COVID-19 RNA Based Vaccines and the Risk of Prion Disease

Vaccines have been found to cause a host of chronic, late developing adverse events. Some adverse events like type 1 diabetes may not occur until 3-4 years after a vaccine is administered.

COVID-19 RNA Based Vaccines and the Risk of Prion Disease

The advent of new vaccine technology creates new potential mechanisms of vaccine adverse events.

RNA based vaccines offers special risks of inducing specific adverse events. One such potential adverse event is prion based diseases caused by activation of intrinsic proteins to form prions. A wealth of knowledge has been published on a class of RNA binding proteins shown to participating in causing a number of neurological diseases including Alzheimer’s disease and ALS.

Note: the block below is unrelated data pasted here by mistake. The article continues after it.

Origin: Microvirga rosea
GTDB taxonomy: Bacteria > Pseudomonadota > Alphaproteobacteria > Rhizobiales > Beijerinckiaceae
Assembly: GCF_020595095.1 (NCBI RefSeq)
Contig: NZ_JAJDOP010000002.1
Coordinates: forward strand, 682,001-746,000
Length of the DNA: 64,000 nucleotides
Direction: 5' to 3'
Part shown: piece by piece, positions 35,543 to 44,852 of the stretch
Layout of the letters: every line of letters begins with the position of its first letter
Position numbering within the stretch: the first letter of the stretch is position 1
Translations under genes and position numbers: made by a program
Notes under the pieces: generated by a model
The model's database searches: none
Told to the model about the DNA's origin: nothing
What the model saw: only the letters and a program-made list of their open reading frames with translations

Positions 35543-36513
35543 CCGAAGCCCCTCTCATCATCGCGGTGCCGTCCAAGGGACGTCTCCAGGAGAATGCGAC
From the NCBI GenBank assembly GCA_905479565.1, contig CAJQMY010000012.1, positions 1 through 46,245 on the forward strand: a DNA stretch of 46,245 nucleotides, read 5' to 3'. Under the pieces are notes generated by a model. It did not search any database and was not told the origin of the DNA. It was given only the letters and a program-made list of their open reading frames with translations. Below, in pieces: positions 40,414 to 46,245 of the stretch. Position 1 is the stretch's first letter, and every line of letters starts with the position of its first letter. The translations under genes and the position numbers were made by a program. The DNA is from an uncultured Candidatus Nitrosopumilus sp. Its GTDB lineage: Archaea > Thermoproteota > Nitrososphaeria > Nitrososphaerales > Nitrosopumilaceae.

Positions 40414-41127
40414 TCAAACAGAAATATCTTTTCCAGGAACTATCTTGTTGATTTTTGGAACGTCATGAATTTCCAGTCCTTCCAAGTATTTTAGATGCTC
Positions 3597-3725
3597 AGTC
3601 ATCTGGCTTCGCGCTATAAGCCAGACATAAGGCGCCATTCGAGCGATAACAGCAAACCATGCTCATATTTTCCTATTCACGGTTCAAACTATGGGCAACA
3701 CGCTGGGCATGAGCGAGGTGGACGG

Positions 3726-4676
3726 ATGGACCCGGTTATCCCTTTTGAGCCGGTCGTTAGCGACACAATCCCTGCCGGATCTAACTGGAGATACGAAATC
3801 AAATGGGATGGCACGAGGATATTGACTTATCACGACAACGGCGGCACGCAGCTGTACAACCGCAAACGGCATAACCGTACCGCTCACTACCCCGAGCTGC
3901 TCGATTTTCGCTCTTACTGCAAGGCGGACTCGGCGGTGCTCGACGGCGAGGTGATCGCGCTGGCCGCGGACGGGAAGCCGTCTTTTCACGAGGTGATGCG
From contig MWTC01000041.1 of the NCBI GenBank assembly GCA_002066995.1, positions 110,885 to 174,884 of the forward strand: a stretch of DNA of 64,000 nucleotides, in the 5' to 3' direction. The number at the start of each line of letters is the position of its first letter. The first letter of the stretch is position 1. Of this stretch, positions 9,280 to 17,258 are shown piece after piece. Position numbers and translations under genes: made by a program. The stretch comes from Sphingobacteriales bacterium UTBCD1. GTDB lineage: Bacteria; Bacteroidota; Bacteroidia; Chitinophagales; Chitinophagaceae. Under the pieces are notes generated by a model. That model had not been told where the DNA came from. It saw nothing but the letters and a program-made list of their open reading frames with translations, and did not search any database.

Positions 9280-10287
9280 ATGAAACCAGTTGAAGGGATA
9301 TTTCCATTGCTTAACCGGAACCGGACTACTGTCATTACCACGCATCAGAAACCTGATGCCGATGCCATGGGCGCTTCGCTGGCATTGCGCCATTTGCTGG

The Pfizer RNA based COVID-19 vaccine was approved by the US FDA under an emergency use authorization without long term safety data. Because of concerns about the safety of this vaccine a study was performed to determine if the vaccine could potentially induce prion based disease.

There is an old saying in medicine that “the cure may be worse than the disease.” The phrase can be applied to vaccines.

Over the last two decades there has been a concern among certain scientists that prions could be used as bioweapons.

Pfizer’s RNA based COVID-19 vaccine contains RNA sequences that have been shown to have the potential to induce chronic degenerative neurological diseases, including Alzheimer’s, ALS and other neurodegenerative diseases, such as Creutzfeldt-Jakob disease.

 

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